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More Than One Selection Will be in the Secondary

On paper, the Broncos have one of the strongest, if not the strongest, secondaries in the NFL. However, only two out of the five nickel starters are under contract past this season — Justin Simmons and Ronald Darby.

Sure, the Broncos can fall back on Michael Ojemudia in Year 2. And yes, it is possible to re-sign guys like Kyle Fuller, Bryce Callahan, and Kareem Jackson. But banking either scenario causes Paton to potentially lose a lot of his negotiating leverage.

It’s also worth noting that the team is already investing considerable cap space to just Simmons and Darby beyond this season. Denver may choose not to spend more market value in the secondary to avoid this position eating up too much of the overall cap.

With that in mind, it would be wise to sprinkle in some cheap rookie deals around these vets to keep the cost controllable in the secondary for the foreseeable future.

This also goes without saying, Denver's depth at safety is currently a concern going into this season. Trey Marshall is really the only viable option behind Jackson and Simmons. If one of those three guys were to go down to injury (*knock on wood*), defensive coordinator Ed Donatell will have a real issue on his hands.

So this goes without saying — it is almost a certainty that safety gets addressed at some point in this draft. And I do not think Paton will stop there and ends up adding two or three total safeties/corners by the time the draft is over.

Running Back Will Take Some Priority

Similar to the secondary, the Broncos also have a very thin running back group under contract beyond this season. As it currently sits, the newly acquired Mike Boone is the only player with multiple years remaining on his deal.

When the Broncos allowed Phillip Lindsay to walk earlier this offseason, it signaled the team’s desire to make Melvin Gordon the bell-cow back they envisioned him as when they signed him. But does that mean he’ll be around past this season?

That remains to be seen. But it has now been three years since this team has drafted a running back (Royce Freeman and David Williams in 2018). That’s largely because the team hasn’t had a major need at the position until it let Lindsay walk.

Smart money would be on Denver making at least one move at this position. The team loves Gordon and is high on Boone’s upside, but adding more competition for those two and for Freeman would prove to be an invaluable investment.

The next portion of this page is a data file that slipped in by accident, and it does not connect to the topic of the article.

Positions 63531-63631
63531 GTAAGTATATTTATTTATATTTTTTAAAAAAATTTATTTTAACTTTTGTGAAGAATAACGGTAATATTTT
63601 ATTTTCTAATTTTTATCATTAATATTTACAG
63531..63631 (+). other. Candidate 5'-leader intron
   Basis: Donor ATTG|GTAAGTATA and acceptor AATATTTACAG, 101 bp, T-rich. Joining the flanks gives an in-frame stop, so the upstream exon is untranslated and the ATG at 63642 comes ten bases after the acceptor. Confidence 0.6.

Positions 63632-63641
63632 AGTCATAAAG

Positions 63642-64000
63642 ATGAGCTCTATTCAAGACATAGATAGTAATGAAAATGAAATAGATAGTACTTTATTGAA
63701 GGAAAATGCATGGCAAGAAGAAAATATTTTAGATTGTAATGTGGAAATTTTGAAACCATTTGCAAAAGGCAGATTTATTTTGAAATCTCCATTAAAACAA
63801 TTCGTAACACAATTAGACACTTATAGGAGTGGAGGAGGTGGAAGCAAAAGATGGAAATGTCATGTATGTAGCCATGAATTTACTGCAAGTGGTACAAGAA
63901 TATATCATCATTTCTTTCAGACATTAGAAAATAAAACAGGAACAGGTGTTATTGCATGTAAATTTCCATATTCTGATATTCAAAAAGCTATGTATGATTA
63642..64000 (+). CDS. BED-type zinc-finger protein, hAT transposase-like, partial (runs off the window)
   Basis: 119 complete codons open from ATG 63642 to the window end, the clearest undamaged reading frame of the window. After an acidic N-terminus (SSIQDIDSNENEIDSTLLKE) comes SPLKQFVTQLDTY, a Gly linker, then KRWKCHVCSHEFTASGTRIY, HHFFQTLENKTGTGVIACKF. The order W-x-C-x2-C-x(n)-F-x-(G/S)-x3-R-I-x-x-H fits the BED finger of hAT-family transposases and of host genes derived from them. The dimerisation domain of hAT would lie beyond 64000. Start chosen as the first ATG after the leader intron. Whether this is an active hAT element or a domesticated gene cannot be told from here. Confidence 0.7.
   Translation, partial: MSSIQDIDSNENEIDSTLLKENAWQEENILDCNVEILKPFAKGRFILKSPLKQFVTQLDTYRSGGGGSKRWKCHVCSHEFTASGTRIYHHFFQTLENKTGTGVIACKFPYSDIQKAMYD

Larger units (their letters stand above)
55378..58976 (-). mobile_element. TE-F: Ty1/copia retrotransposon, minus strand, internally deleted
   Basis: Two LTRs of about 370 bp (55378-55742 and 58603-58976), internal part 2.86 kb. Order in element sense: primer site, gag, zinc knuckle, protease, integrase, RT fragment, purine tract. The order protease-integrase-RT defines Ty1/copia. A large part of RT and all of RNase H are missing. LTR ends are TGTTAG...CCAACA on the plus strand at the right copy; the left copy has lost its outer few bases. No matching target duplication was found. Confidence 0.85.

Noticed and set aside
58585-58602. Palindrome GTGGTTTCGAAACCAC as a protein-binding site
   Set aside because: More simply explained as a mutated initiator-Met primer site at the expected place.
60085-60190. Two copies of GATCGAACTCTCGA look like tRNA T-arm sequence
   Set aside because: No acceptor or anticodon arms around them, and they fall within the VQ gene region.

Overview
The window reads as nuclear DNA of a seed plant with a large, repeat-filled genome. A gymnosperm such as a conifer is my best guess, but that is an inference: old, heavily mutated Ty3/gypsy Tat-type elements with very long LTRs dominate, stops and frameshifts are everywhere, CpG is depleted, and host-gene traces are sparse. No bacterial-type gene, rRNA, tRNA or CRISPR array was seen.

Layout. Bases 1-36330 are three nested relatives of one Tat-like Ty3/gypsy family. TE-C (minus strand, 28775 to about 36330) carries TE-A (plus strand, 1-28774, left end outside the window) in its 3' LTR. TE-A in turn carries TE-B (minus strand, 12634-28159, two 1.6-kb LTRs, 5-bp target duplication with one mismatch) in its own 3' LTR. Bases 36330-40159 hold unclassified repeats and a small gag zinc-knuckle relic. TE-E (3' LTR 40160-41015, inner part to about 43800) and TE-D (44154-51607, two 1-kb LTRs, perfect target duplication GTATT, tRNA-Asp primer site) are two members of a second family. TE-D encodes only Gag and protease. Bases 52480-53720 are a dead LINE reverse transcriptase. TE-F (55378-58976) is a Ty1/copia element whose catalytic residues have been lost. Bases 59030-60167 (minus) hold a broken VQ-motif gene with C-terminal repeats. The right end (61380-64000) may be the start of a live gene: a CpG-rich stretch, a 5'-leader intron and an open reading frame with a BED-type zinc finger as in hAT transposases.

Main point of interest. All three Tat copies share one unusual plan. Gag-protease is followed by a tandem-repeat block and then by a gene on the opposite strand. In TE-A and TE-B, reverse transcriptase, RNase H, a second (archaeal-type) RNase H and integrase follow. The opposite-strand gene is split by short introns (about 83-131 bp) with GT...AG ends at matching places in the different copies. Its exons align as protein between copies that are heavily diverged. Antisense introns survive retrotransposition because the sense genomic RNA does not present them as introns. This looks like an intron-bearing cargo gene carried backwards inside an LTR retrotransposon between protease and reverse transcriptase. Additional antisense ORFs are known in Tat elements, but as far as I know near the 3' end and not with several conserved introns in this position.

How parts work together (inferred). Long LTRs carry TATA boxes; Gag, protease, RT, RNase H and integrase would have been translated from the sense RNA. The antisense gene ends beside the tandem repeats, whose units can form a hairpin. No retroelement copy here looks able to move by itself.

I would also not at all be surprised if the Broncos use an early Day 2 pick on Najee Harris or Travis Etienne — the two top backs in this class.

Broncos Will Target Offensive Tackle

After playing just 63 snaps in two seasons, Ja’Wuan James appears to be ready to earn his fourth highest-paid right tackle contract this season. But putting all of your eggs into that basket might be a risky endeavor.

For one, who is to say James will return to top form when he’s gone nearly two seasons now without playing in a game? And beyond that, you still have to worry about the depth at the tackle position.

Calvin Anderson is the current projected swing tackle. The coaching staff has appeared to be very high on Anderson, but do you honestly feel comfortable rolling him out as a starter if either Garett Bolles or James were to miss time?

And even beyond all of that, is Paton okay paying $35 million in cap space to the two starting tackles next season? On top of the $12 million that will be due to guard Graham Glasgow?

Smart team building would have the Broncos drafting a tackle prospect this year that has the potential to start as soon as next season. This doesn’t necessarily mean the Broncos have to make a move for Penei Sewell or Rashawn Slater at the top of the draft but it also wouldn’t shock me if either of those were the move in round one.

More likely, O-line coach Mike Munchak has a few guys he really likes on day two or three that he feels he can coach up and groom to be the future right tackle. But make no mistake, right tackle is a much bigger need for this draft than it appears on the surface.